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Published July 15. 2011 05:01PM

Just as graduating seniors compete for scholarship monies for their college educations, the schools which they graduate from are also in a high-stakes contest of their own - competing for funding dollars based on their ranking in standardized assessment test scores.

The good news is that standardized tests can be a measuring stick for districts and educators to learn where their curriculums need adjusting. The bad news is that the pressures to improve testing scores have become so great that some school districts have been known to cheat by tampering with the results.

That happened in Atlanta schools last year. An investigation of suspected grade tampering on tests revealed that 44 of 56 schools had cheated by changing their scores.

The Atlanta school which was at the center of the investigation showed that 70 percent of its students passed the first test given. Under increased security to prevent any grade manipulating, the school was re-tested and this time, less than half of the eighth grade students passed the math exam, a state requirement for promotion. At two other schools that were retested, the math exam scores dropped from 83 to 60 percent in one and from 55 to 31 percent in another.

In all, some 82 persons allegedly confessed to cheating, telling investigators that the superintendent had instructed, encouraged or condoned cheating. Some of those who confessed to tampering were teachers whose job evaluations were directly influenced by the results of the test scores.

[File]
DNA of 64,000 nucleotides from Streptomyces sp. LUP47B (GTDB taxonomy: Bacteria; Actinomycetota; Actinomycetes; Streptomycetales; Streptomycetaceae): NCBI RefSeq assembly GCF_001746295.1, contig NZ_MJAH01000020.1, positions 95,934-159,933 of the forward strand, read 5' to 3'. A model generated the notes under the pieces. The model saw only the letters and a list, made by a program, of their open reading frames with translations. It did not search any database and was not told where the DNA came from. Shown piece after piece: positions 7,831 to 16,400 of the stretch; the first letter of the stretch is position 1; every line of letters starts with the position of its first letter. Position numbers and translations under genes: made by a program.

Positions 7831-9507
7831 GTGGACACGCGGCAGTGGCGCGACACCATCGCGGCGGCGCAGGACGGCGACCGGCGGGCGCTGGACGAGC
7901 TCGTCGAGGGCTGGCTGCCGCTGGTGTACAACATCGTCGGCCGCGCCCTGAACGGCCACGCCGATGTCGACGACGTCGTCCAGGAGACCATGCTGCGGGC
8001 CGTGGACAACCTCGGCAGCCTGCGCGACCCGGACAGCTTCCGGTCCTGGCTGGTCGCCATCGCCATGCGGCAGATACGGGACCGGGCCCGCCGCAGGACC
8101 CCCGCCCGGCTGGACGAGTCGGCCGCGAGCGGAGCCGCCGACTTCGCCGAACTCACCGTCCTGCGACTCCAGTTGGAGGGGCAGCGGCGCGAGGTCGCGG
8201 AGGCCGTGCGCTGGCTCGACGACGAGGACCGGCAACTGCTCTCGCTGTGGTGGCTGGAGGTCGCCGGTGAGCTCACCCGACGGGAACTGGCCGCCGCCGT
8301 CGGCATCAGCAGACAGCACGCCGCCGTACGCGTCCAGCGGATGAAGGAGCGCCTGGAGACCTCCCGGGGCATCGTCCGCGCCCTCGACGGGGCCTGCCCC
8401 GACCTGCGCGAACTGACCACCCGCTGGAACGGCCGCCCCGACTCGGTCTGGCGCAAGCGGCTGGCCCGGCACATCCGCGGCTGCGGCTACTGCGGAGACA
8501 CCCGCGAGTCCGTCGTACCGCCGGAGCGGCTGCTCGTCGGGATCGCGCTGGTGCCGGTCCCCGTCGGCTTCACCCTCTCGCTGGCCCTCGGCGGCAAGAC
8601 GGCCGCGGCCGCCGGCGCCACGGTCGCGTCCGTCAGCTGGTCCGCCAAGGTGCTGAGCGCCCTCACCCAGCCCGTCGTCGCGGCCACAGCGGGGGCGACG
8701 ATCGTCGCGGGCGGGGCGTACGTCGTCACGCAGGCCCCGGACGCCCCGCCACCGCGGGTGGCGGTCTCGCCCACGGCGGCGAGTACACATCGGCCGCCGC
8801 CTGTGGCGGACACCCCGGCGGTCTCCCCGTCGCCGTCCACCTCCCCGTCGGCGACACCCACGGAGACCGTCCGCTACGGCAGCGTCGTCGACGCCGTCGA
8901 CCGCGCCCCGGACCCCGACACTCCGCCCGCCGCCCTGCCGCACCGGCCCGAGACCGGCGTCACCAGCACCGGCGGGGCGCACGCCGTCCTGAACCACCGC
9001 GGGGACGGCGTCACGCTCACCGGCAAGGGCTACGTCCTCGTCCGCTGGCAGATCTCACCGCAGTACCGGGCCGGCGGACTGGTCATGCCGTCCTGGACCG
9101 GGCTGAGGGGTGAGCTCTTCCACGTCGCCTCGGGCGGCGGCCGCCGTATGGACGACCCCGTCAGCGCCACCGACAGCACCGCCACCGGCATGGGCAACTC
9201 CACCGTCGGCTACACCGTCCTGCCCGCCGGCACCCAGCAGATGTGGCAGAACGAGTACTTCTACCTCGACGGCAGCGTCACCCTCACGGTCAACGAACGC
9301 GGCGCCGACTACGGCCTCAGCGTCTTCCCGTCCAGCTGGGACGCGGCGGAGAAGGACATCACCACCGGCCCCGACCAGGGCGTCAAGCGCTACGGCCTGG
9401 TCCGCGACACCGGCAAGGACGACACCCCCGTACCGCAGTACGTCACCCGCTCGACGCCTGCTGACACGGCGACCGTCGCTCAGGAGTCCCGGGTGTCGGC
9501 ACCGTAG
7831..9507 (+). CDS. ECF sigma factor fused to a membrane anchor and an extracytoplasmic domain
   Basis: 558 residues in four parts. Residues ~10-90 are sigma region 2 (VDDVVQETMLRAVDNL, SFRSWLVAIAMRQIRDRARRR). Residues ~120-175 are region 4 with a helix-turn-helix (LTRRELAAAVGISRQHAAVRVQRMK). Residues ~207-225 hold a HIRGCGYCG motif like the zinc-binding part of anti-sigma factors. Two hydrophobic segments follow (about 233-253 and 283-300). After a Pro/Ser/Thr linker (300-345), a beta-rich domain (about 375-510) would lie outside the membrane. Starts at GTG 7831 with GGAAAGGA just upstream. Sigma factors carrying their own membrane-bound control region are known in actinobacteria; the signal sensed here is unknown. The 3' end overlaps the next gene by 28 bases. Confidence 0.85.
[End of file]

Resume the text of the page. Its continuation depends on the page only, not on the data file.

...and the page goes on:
Some point at the controversial "No Child Left Behind Act" as putting too much pressure on schools to improve test scores, thus giving competing test scores among schools priority over addressing the individual needs of students.

Earlier this week, education officials in Pennsylvania revealed an investigation was underway on more than three dozen school districts which recorded suspicious scores in the Pennsylvania System of School Assessment tests in 2009. Officials stated, however, that the probe was being done after red flags were raised following a report using statistical data that considered erasure marks, student demographics, etc.

Shula Nedley, who served as director of the Education Department's Bureau of Assessment and Accountability in 2009, cautioned that the report was ordered as a quality control measure, not because of any suspicions of cheating.

Hazleton is among about 90 other districts with the most irregularities. The number of Hazleton students doing math at grade level improved from 65.5 percent in 2008 to 69.5 percent in 2009. Its reading scores also went up, from 64.9 percent to 68.2 percent.

Francis Antonelli, school superintendent, blamed some of the red flags to missing or incomplete student participation and demographic figures that the district had trouble sending to the state electronically.

He also said the district has been aggressively improving instruction and curriculum to boost performance and improve student achievement. An administrator for the Berwick district, which is also listed in the report, gave a similar reason in explaining the testing anomalies.

We hope that's the case, and that educators in the affected districts didn't resort to fudging scores like the educators in Atlanta. But given the performance-driven environment in which most public schools operate, anything is possible and thus, the testing abnormalities require this investigation.

Jim Zbick

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